[JURIST] The Roman Catholic Archdiocese of Los Angeles [official website] on Monday was ordered to release its files on child abuse by its employees with full disclosure on all subject matter, totaling nearly 30,000 pages of documents and more than 200 priests named in the allegations. Judge Emilie Elias of the Superior Court of Los Angeles [official website] held that the public's right to know [LAT report] how the archdiocese dealt with the molestation allegations outweighs any concern over the Catholic Church's possible embarrassment arising from the information's full disclosure, overruling a 2011 decision by the Superior Court. The documents include [LAT report] internal memos, Vatican correspondence, and psychiatric reports.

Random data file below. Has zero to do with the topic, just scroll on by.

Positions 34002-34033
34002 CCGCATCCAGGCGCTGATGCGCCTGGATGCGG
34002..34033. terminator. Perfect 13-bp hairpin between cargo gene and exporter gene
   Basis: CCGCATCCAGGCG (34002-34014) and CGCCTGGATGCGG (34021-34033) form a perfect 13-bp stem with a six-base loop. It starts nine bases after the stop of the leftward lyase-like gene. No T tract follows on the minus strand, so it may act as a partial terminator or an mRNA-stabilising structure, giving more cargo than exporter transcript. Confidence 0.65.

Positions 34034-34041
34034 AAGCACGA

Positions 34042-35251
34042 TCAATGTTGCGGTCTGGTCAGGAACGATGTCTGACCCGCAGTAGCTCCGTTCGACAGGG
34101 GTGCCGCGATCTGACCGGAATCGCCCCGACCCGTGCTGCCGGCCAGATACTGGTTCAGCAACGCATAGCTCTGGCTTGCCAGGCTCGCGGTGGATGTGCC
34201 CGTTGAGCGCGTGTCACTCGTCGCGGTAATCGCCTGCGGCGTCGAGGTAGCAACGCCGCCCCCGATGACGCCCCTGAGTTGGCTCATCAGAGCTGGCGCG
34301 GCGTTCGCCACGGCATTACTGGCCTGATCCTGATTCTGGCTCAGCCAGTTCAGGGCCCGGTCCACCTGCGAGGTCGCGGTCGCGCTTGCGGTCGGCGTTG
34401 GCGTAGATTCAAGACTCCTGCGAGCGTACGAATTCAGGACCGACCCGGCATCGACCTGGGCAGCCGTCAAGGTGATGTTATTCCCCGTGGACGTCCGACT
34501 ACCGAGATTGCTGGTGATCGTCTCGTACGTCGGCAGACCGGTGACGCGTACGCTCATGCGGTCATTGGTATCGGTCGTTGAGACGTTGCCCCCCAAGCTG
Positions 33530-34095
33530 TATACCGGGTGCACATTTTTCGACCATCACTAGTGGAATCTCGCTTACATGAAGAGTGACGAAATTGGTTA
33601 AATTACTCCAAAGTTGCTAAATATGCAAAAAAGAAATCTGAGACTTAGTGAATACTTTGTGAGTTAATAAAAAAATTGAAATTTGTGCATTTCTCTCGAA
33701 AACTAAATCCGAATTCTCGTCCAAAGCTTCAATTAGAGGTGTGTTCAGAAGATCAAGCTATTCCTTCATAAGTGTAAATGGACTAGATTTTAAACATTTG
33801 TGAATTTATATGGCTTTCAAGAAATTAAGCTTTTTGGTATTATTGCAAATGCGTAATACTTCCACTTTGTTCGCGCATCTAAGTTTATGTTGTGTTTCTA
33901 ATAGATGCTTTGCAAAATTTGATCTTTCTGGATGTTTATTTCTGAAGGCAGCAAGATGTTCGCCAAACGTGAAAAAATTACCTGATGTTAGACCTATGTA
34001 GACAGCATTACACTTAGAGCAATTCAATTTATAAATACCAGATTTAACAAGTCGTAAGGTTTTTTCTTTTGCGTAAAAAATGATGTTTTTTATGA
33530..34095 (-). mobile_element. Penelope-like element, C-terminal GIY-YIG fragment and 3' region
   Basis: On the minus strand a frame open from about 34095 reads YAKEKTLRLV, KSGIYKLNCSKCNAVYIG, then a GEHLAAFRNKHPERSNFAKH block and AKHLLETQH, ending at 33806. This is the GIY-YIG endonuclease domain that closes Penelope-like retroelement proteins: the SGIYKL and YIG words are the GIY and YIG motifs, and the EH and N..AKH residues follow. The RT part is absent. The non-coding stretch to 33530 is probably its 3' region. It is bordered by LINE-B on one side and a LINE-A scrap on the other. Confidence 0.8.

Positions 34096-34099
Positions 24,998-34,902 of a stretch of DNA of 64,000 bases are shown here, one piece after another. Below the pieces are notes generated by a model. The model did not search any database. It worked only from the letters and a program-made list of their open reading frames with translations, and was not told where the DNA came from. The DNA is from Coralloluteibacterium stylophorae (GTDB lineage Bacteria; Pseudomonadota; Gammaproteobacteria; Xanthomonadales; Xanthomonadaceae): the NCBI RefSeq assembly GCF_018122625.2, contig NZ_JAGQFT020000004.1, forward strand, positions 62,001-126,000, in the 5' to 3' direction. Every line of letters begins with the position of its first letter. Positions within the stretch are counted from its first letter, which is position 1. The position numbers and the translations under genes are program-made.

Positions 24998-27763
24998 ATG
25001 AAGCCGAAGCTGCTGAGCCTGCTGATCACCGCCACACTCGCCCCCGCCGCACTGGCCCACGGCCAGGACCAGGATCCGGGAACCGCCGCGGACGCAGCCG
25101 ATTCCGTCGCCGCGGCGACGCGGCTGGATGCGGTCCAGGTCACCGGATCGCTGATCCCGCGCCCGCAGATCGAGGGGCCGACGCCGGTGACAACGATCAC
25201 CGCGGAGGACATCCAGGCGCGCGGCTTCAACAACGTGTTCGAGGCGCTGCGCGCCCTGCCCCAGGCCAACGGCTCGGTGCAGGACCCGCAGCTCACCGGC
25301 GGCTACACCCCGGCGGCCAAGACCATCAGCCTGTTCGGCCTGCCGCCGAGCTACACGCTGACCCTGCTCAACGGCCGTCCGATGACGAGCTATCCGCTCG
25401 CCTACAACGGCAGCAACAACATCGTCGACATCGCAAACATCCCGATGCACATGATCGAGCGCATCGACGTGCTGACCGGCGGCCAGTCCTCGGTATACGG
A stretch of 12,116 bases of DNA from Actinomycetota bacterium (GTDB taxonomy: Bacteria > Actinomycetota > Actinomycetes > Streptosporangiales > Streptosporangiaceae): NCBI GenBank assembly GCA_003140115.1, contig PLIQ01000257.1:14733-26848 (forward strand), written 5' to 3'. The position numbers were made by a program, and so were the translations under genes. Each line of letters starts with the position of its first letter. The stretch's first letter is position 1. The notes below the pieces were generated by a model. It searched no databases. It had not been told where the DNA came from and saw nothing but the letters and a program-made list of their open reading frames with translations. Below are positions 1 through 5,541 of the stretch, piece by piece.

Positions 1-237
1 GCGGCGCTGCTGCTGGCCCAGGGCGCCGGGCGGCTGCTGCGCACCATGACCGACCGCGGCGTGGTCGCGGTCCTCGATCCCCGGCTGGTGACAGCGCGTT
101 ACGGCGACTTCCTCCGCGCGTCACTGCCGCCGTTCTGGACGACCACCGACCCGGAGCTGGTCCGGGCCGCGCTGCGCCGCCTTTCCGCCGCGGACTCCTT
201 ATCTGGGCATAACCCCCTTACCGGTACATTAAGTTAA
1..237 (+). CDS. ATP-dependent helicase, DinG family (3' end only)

The California Superior Court's decision on Monday joins a growing trend regarding parochial legal proceedings in the US. In August ajudge for the US District Court for the District of Oregon ruled in favor of the Vatican by holding that priests are not employees [JURIST report] of the Holy See, the ecclesiastical, governmental and administrative capital of the Roman Catholic Church. Judge Michael Mosman ruled that the facts of the case do not establish an employer-employee relationship, despite his 2006 ruling allowing the lawsuit [JURIST report] to proceed on a strictly legal theory that a priest was a Vatican employee under Oregon law. The Foreign Sovereign Immunities Act [Cornell LII materials] typically grants the Vatican and other foreign states immunity in US courts, but the 1976 act does not shield such states when engaged in commercial or certain harmful activities in the US. In June a 12-member jury in the Philadelphia Court of Common Pleas handed down a landmark verdict [WSJ report] finding Msgr. William Lynn, secretary for clergy in the Archdiocese of Philadelphia from 1992 to 2004, guilty of child endangerment for allowing a priest to take a new assignment after learning of sexual abuse allegations against him. Msgr. Lynn is the first Roman Catholic Church official to be convicted [NYT report] of covering up sexual abuses by priests in the US.